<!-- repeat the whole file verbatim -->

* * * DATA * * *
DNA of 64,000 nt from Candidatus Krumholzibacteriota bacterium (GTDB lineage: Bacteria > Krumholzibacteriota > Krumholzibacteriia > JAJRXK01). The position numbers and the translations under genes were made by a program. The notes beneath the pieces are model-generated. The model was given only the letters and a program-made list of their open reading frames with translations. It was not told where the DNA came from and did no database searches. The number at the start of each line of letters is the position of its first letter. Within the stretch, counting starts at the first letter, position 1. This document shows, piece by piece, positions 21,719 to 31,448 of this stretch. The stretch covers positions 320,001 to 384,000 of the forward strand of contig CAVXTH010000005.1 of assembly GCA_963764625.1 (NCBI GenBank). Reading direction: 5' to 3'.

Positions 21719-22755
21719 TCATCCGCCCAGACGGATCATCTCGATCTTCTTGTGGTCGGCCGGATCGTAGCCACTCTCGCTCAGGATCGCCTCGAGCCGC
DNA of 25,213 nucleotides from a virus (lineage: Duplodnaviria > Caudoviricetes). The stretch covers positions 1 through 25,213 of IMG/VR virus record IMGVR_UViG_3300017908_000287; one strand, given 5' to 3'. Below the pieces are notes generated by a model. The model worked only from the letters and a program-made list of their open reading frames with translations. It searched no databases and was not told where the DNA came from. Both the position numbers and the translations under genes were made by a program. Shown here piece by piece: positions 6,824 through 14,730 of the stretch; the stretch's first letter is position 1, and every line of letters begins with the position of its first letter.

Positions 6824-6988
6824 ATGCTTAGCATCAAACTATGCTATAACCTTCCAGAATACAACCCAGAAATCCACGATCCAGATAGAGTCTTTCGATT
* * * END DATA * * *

DNA of 64,000 nt from Candidatus Krumholzibacteriota bacterium (GTDB lineage: Bacteria > Krumholzibacteriota > Krumholzibacteriia > JAJRXK01). The position numbers and the translations under genes were made by a program. The notes beneath the pieces are model-generated. The model was given only the letters and a program-made list of their open reading frames with translations. It was not told where the DNA came from and did no database searches. The number at the start of each line of letters is the position of its first letter. Within the stretch, counting starts at the first letter, position 1. This document shows, piece by piece, positions 21,719 to 31,448 of this stretch. The stretch covers positions 320,001 to 384,000 of the forward strand of contig CAVXTH010000005.1 of assembly GCA_963764625.1 (NCBI GenBank). Reading direction: 5' to 3'.

Positions 21719-22755
21719 TCATCCGCCCAGACGGATCATCTCGATCTTCTTGTGGTCGGCCGGATCGTAGCCACTCTCGCTCAGGATCGCCTCGAGCCGC
DNA of 25,213 nucleotides from a virus (lineage: Duplodnaviria > Caudoviricetes). The stretch covers positions 1 through 25,213 of IMG/VR virus record IMGVR_UViG_3300017908_000287; one strand, given 5' to 3'. Below the pieces are notes generated by a model. The model worked only from the letters and a program-made list of their open reading frames with translations. It searched no databases and was not told where the DNA came from. Both the position numbers and the translations under genes were made by a program. Shown here piece by piece: positions 6,824 through 14,730 of the stretch; the stretch's first letter is position 1, and every line of letters begins with the position of its first letter.

Positions 6824-6988
6824 ATGCTTAGCATCAAACTATGCTATAACCTTCCAGAATACAACCCAGAAATCCACGATCCAGATAGAGTCTTTCGATT